20 cognitive biases that affect the way you make decisions

20 cognitive biases that affect the way you make decisions
November 24, 2015 3:06 PM

Decision making is not an easy process. While everyone sometimes makes a bad decision many of us just keep making wrong decisions each and every day. Have you ever wondered why we keep repeating the same mistakes? This post (and infographic) features 20 cognitive biases that may hinder your decision making process.

1. Anchoring bias

We often rely on the first information we hear. So one needs to be very careful not only when negotiating salaries but also – for instance - when talking to patients (doctors should really follow this advice :) as it may be very easy to do harm if the patient was first informed that about 80% of people with the same disorder usually die within a year or so while in the end further tests reveal that the patient was actually suffering from something else.

2. Availability heuristic

We tend to overestimate the importance of information we hear. This is why heavy drinkers or smokers often argue with their doctors about negative effects of heavy drinking/smoking on their health claiming that their grandfather died peacefully at the age of 102 in spite of the fact that he drank 2 bottles of wine a day or smoked 60 cigarettes a day.

3. Bandwagon effect

People tend to follow other people. In a meeting this means that the more people have the same opinion the more people will tend to adopt it, as well. Group thinking may be one of the reasons why meetings are such a waste of time.

4. Blind-spot bias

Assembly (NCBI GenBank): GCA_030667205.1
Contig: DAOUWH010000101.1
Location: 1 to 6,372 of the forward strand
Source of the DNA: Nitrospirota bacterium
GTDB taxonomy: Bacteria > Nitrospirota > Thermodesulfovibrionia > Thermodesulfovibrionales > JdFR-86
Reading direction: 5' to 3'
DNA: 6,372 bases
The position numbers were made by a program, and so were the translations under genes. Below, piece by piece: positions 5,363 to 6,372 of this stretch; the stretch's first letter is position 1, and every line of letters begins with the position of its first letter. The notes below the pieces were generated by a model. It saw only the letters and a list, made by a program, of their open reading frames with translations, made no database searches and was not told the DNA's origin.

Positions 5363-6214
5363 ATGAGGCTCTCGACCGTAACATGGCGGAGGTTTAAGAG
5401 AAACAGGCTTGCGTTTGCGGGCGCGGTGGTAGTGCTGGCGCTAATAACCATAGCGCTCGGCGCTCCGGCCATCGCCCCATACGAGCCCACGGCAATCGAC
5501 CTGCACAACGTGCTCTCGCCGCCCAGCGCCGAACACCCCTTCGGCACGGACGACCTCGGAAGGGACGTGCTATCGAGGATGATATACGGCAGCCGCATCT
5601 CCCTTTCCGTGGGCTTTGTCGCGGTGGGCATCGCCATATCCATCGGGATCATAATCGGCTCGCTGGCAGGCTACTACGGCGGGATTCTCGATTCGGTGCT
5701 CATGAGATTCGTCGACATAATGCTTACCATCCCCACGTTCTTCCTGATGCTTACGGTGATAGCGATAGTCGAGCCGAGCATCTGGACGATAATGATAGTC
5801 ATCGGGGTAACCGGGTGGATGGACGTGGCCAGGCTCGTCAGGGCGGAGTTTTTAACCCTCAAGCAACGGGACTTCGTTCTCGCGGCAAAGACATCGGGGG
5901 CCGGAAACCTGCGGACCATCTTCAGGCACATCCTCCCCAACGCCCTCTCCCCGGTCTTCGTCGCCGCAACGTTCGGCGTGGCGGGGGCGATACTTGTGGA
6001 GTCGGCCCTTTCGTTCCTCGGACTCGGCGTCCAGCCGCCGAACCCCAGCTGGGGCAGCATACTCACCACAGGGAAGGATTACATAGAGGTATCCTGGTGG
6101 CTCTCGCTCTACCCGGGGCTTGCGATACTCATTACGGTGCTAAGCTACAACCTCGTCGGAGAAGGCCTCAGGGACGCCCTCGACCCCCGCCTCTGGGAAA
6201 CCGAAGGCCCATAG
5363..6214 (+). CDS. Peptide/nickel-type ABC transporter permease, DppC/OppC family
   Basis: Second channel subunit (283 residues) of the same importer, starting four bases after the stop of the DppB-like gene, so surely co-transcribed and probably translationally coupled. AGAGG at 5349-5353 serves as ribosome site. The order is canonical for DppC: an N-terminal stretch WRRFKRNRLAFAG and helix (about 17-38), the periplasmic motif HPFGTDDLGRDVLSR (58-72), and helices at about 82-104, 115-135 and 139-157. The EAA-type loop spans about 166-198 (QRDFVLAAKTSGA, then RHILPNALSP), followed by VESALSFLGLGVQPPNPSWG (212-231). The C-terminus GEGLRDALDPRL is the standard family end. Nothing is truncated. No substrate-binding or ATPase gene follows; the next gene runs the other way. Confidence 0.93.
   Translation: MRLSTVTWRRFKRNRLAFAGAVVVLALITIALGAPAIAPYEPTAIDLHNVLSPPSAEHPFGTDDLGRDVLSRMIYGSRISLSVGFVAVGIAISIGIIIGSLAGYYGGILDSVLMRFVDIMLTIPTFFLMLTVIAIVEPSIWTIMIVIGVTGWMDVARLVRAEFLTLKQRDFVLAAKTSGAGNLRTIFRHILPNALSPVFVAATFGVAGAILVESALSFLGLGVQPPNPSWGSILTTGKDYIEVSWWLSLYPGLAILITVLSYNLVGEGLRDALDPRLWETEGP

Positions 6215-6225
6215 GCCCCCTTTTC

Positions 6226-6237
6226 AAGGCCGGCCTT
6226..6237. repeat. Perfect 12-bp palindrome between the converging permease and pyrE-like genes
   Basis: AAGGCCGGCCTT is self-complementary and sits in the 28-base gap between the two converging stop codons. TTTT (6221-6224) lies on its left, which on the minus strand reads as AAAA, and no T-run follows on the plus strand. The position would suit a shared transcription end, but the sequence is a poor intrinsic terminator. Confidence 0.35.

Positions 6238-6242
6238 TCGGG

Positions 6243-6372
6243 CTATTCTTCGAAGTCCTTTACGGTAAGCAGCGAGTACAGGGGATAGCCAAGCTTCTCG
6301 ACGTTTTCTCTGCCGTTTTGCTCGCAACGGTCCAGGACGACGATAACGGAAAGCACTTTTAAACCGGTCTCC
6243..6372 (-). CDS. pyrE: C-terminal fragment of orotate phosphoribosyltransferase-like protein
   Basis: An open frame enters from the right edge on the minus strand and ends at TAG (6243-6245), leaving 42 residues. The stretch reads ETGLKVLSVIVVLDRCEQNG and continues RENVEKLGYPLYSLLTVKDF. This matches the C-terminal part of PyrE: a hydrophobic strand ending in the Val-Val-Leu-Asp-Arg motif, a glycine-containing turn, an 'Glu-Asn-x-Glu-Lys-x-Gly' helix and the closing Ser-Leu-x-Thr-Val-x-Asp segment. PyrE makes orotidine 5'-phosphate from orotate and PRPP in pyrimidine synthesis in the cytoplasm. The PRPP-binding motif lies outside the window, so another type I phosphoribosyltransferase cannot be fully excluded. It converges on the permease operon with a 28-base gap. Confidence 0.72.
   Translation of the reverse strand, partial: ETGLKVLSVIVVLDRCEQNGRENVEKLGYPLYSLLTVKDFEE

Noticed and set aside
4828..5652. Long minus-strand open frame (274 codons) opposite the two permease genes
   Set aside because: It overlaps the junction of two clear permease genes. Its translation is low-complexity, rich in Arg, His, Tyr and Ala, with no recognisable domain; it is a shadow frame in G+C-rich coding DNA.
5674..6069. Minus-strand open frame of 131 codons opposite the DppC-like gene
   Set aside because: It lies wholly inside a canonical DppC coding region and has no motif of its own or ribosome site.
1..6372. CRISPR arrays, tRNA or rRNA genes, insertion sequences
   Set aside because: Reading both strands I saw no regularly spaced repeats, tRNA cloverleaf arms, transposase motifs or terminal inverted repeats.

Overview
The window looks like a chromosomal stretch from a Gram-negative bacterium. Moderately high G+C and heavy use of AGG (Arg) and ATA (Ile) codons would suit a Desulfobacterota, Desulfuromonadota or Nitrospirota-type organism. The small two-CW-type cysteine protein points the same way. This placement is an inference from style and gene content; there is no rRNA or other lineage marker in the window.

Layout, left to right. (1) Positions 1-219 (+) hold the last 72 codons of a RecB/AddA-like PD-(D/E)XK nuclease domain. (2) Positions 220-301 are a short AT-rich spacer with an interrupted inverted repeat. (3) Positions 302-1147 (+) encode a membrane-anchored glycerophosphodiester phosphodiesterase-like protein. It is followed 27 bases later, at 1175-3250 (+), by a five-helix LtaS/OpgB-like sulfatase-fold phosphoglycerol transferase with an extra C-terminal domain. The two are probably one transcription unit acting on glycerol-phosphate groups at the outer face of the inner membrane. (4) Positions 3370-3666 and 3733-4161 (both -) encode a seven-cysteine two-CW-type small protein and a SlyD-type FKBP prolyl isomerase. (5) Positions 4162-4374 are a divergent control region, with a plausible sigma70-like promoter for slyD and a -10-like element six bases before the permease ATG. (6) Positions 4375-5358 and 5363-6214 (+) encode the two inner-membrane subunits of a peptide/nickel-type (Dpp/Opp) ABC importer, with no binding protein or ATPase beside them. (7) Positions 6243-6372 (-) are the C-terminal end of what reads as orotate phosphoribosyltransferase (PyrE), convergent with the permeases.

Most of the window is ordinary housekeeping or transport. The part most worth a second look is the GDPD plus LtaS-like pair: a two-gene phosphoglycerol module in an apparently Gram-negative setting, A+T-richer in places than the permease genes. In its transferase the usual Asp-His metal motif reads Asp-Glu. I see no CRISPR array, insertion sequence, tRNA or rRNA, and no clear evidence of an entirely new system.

It is much easier to watch the others and recognize what they do well (or not) than to actually recognize one's own cognitive biases.

5. Choice-supportive bias

We tend to stick to choices we made although they might have been completely wrong. For instance you may think that your colleague is a great doctor even if you often need to adjust medication doses prescribed by him/her to avoid overdose.

6. Clustering illusion

Do you often see patterns in random events? Then you might be suffering from clustering illusion, which is one of the main reasons doctors sometimes make bad decisions after seeing lots of patients with the same disease (they think that the symptoms are similar and follow a certain pattern, while in reality it is far from being true).

7. Confirmation bias

Confirmation bias means that we only listen to information that confirm our preconceptions. People suffering from this bias tend to be terrible teachers, scientists or doctors.

8. Conservatism bias

Sometimes we tend to stick with prior evidence and do things we always have been doing. We are slow to accept that cholesterol might actually not be so bad for our heart as we used to be taught that it should be avoided at all cost if we wanted to decrease a risk of having a heart attack.

9. Information bias

Information overload is a reality and we sometimes search for more information on a topic although we actually do not need to do so. Too much information then harms our decision making capability.

10. Ostrich effect

Ostrich likes to hide their head in the sand if he fears or does not like something. We, humans, tend to act in the similar way when making decisions. But ignoring negative or dangerous information will lead us nowhere and the decision will still have to be made.

11. Outcome bias

Many people base their decisions on past outcomes. But just because a patient survived a meningitis without being given any antibiotics does not mean that skipping antibiotics was a smart decision.